People typically start changing online passwords after they’ve been hacked, says Dave Cole, general manager of PC Tools. However, “after a relatively short time, all but the most paranoid users regress to previous behaviors prior to the security breach,” he says. He and other security experts recommend people change or rotate passwords a few times a year.

To come up with a strong password, some security officials recommend taking a memorable phrase and using the first letter of each word. For example, “to be or not to be, that is the question,” becomes “tbontbtitq.” Others mash an unlikely pair of words together. The longer the password — at least eight characters, experts say — the safer it is.

Once people figure out a phrase for their password, they can make it more complex by replacing letters with special characters or numbers. They can also capitalize, say, the second character of every password for added security. Hence “tbontbtitq” becomes “tB0ntbtitq.”

No matter how good a password is, it is unsafe to use just one. Mr. Barrett recommends following his lead and having strong ones for four different kinds of sites — email, social networks, financial institutions and e-commerce sites — and a fifth for infrequently visited or untrustworthy sites.

Even the strongest passwords, however, are useless if criminals install so-called malware on computers that allow them to track a person’s keystrokes. Security experts say people can avoid this by keeping their antivirus and antispyware software updated and by avoiding downloading files from unknown websites and email senders.

Some security experts recommend slightly modifying passwords within each category of site. Companies such as Microsoft Corp. (Nasdaq: MSFTNews) offer free password-strength checkers, but users shouldn’t rely on them wholly because such strength tests don’t gauge whether a password contains easily found personal information, such as a birthday or a pet’s name.

It’s especially important to have a separate password for an email account, says Mozilla’s Mr. Sterne. Many sites have “Forgot my password” buttons that, when clicked, initiate a password-recovery process by email. Hackers who break into an email account can then intercept those emails and take control of each account registered using that address.

Some websites, such as Google and Facebook, now let people register a phone number along with their account. If a person forgets his passwords, the sites reset the passwords by calling or sending a text message to that person.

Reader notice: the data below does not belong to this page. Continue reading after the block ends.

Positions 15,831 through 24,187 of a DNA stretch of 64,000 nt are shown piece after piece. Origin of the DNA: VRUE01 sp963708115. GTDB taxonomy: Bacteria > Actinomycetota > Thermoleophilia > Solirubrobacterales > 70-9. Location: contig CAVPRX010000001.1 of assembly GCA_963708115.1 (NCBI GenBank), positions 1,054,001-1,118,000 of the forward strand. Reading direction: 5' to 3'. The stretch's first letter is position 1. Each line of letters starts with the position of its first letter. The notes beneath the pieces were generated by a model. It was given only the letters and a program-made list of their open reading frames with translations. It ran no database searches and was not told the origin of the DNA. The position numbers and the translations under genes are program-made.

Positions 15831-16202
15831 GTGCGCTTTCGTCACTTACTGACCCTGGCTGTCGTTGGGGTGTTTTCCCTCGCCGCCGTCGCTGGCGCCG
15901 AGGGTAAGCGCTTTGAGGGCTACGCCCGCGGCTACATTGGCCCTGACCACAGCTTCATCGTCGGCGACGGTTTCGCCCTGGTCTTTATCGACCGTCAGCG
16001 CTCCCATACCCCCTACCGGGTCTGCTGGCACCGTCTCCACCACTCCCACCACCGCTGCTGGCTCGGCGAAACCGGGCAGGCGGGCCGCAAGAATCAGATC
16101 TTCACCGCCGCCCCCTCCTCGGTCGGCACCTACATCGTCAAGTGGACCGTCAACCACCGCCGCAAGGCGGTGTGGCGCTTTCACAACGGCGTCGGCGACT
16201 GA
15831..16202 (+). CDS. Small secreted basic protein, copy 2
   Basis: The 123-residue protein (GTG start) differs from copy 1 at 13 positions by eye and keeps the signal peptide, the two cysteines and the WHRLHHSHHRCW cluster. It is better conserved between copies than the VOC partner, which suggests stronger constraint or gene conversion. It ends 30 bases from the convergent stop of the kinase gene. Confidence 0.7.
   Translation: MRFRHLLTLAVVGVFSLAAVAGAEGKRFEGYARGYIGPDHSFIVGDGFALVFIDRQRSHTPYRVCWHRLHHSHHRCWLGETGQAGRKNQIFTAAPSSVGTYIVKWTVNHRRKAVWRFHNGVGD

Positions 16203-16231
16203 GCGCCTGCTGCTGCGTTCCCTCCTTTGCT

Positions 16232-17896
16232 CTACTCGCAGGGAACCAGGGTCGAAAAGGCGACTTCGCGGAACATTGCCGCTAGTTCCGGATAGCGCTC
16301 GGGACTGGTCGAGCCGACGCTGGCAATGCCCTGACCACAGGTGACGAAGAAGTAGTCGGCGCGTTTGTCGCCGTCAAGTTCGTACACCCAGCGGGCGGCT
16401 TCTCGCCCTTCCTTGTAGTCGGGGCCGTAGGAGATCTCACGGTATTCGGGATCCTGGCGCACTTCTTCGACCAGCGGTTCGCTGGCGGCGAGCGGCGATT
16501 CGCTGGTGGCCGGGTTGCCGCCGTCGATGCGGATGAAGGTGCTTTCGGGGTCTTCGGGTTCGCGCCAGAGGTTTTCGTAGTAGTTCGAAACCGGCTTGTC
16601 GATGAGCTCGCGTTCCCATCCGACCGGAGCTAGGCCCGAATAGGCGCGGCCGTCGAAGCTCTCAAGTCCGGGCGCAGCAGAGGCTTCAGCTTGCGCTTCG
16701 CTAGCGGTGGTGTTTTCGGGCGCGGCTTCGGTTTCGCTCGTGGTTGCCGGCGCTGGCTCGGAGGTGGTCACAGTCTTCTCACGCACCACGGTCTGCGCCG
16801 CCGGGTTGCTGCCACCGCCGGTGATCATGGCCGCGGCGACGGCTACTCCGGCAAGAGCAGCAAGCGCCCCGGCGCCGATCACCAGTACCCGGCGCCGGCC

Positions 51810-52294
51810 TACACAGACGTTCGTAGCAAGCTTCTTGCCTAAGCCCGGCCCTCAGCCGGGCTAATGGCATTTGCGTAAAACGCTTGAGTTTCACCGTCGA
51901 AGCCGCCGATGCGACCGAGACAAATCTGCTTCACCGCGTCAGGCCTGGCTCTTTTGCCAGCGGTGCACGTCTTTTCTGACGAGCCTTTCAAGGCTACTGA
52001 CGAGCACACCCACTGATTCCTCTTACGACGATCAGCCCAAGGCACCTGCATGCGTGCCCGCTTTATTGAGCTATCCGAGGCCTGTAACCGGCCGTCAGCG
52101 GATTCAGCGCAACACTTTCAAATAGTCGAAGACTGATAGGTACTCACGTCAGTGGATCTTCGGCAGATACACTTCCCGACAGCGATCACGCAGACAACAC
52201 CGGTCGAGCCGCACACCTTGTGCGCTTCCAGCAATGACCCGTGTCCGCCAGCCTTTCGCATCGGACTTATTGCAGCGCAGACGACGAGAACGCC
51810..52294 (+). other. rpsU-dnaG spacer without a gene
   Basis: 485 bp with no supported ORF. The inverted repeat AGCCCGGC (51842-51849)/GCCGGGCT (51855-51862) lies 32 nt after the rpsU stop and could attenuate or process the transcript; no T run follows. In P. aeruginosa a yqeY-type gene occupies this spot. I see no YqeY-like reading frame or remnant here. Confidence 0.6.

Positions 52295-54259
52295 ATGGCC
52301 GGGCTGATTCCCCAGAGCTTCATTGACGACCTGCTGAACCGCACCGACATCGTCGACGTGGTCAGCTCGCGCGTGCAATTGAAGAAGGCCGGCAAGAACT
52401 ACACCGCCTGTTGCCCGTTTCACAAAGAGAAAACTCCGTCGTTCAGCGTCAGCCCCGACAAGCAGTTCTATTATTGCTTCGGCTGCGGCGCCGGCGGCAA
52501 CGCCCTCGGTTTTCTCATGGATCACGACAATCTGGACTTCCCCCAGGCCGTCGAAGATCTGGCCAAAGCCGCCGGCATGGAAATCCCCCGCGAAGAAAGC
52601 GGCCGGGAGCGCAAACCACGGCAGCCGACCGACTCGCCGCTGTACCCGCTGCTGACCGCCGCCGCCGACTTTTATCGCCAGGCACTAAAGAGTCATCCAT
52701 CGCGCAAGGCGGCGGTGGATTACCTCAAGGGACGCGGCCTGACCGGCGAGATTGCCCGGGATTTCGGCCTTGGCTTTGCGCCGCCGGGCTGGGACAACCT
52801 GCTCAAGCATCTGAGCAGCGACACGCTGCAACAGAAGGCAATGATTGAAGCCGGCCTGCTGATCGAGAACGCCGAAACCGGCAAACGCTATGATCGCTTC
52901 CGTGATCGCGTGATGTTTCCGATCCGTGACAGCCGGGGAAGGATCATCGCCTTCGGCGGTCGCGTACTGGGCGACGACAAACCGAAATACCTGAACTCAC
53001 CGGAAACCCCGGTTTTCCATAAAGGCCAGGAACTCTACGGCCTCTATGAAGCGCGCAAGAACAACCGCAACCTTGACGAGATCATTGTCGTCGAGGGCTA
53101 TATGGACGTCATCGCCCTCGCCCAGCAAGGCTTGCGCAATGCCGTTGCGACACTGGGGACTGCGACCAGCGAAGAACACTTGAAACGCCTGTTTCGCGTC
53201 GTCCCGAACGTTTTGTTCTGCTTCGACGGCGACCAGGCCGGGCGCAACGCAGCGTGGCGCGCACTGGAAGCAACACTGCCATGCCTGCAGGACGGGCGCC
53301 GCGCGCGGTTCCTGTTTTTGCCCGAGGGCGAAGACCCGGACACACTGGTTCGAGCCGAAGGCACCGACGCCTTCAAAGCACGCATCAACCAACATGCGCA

Mr. Barrett says people should be able to remember four or five good passwords. If not, they can write them down on a piece of paper and stick it in their wallet, and then throw the cheat sheet away once all the passwords are memorized.

People who still struggle to remember them all can use a password manager. Several, such as LastPass, are free. LastPass prompts users to create a master password and then generates and stores random passwords for different sites. Some security experts warn against using managers that store passwords remotely, but LastPass Chief Executive Joe Siegrist says hackers can’t access the passwords because all data is encrypted.

The worst thing that people can do after creating their different passwords: Put it on a sticky note by their monitor. “That defeats the entire purpose,” says Mr. Sterne.

Heather O’Neill, a 27-year-old tech-company employee in San Francisco, had her Google email account broken into earlier this year. She says she used the same password for several sites, and that it was a weak one.

“I can’t have one password for everything,” she says. “Everything is going to be different.”

Write to Stu Woo at

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The Secret 11th CISSP Domain: Understanding How to Learn, How to Study and How to Take A Test

Posted by -Durk- on May 21, 2011

poster for The Matrix

Why didn't I take the blue pill?

I took this personality test in high school, the teacher was finishing up his masters or PHD or something and he passed out these self-examination tests to the class.  It focused on how one learns.  I remember answering a question regarding how I learned with one answer then basically getting the same question later on and answering it differently!  I remember thinking, “I have no clue how I learn”.  “Are there different styles or methods?”  I just didn’t know!

Fast forward 20 years, one failed CISSP exam behind me and a year of studying ahead; I had to figure out how I learned, how to study and how to pass a freaking test as I prepared for the CISSP exam 2.0!   The process that I went through to prepare and pass the (second) CISSP exam taught me a lot about how to study, learn and take the hardest exam I have ever taken!

OK, here’s the point:  Identifying how YOU learn and identifying the best study and test methods that work for YOU are vitally important to passing the CISSP exam.

I’m convinced of this:  Understanding how one learns, how to study and how to take a test could be the difference between passing or failing.  Especially those that have failed multiple times and feel like they have studied their asses off and can’t possibly memorize or cram any more security info into their brain, lest it will explode!  Take pause, take an introspective inventory, do some research on learning, studying and test taking and then switch gears.  Think of this as the secret eleventh domain.